Spring 2015 Emerging Artists: Empowerment, communication and transformation

The ASU School of Film, Dance and Theatre’s Emerging Artists II and Emerging Artists Resite will offer audiences a number of conceptually lush performances this spring: personal experiences of the link between empowerment and movement; sensations based on our shared memories, habits and perspectives; and a journey of physical and mental rigor and intimacy.

It’s a lot to pack into a single performance, but these up-and-coming choreographers are up to the challenge.

Emerging Artists is a biannual series featuring choreography from the graduating MFA students in dance. These thesis projects are the accumulation of several years of study, exploring a variety of issues through movement, interactive media and performance.

This particular iteration of Emerging Artists II will showcase the work of Chareka Daniel and Fumihiro Kikuchi, while Emerging Artists Resite will feature In Kyung Lee’s site-specific piece.

Daniel and Kikuchi will each be presenting a 40-minute-long dance in the Margaret Gisolo Dance Studio for Emerging Artists II.

Daniel’s work, “Linked Together,” is layered: The performance includes nine ASU dancers as well as nine children from the Boys and Girls Club.

“’Linked Together’ is a choreographic project inspired by working with at-risk youth and their ability to learn, grow and express themselves through dance,” says Daniel. “The lessons learned through dance flow seamlessly into the non-dance world, encouraging people to live authentically, make empowered decisions, take ownership over their work, think creatively and collaborate with others regardless of socioeconomic status, ethnicity, religion or anything else.”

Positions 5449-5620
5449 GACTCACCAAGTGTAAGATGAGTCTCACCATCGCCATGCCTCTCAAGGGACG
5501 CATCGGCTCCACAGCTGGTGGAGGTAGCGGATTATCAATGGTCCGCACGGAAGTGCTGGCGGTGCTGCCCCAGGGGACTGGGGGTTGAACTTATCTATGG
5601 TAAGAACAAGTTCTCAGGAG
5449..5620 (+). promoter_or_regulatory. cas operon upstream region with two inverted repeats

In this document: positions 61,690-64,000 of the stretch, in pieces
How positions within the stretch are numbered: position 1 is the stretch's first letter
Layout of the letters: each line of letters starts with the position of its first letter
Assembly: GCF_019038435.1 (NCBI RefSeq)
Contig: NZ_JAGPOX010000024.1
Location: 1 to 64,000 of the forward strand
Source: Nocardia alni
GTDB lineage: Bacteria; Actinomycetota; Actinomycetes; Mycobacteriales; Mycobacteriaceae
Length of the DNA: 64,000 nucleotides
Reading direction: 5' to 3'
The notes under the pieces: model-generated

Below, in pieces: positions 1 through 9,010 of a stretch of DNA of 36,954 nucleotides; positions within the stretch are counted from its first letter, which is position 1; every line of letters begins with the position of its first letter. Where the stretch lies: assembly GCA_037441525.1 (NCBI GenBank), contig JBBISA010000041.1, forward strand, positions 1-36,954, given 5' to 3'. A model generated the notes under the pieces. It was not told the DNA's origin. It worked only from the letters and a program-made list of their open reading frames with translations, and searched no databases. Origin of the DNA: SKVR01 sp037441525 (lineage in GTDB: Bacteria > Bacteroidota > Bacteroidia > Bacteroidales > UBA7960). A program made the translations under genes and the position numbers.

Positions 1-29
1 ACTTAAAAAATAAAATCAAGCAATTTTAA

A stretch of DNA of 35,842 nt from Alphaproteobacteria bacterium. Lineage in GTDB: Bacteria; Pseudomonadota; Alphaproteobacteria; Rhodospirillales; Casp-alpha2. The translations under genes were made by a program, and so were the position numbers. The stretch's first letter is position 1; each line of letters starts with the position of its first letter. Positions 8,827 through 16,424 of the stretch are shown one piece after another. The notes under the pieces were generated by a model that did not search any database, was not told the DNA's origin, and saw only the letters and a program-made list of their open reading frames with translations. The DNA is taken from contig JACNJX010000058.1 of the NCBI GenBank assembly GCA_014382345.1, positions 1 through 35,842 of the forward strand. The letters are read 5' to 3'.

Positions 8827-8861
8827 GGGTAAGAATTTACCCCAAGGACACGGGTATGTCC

Kikuchi’s piece, “Purple World,” which features three dancers, including Kikuchi himself, is a bit more abstract.

Kikuchi say he “sees the moments between the past and present, and interprets the moments with collaborators in present to move on to the next inquiry.” He calls “Purple World” an “interactive communication through body language and sensations.”

For Emerging Artists Resite, which is a separate performance, Lee decided to present her piece at the ASU Art Museum, so that she could work with a non-traditional space.

“I was looking for a non-theatrical space in order to create more intimacy between the performers and the viewers,” she says. “The museum space was perfect, because the way the sound travels in the room really creates that intimacy. Also, the audience and the performers are positioned very close without any divide, so we all directly share that space and energy.”

Her piece, “waiting for a passenger/ ship to go to sea,” is an exercise in movement poetics. As description, she offers: “Gradually, we hear the sea, although we are in the middle of the desert. Our shining sweat of quiet intensity breaks us apart – we become your babies.”

See “Linked Together” and “Purple World” in Emerging Artists II at the Margaret Gisolo Dance Studio PEBE 132, on ASU’s Tempe Campus:

Jan. 30 at 6:30 p.m.
Jan. 31 at 7:30 p.m.
Feb. 1 at 2 p.m.

See “waiting for a passenger/ ship to go to sea” in Emerging Artists Resite at the ASU Art Museum, on ASU’s Tempe Campus:

Jan. 20 at 6:30 p.m.
Jan. 24 at 2 p.m.
Jan. 27 at 6:30 p.m.

Emerging Artists II ticket prices are:
$16–General; $12–ASU Faculty, Staff + Alumni; $12–Senior; $8–Student
Purchase tickets online or call 480.965.6447.

Emerging Artists Resite is free to the public.


Media Contact:
Katrina Montgomery
Editor Assistant
480.727.4433
Katrina.Montgomery@asu.edu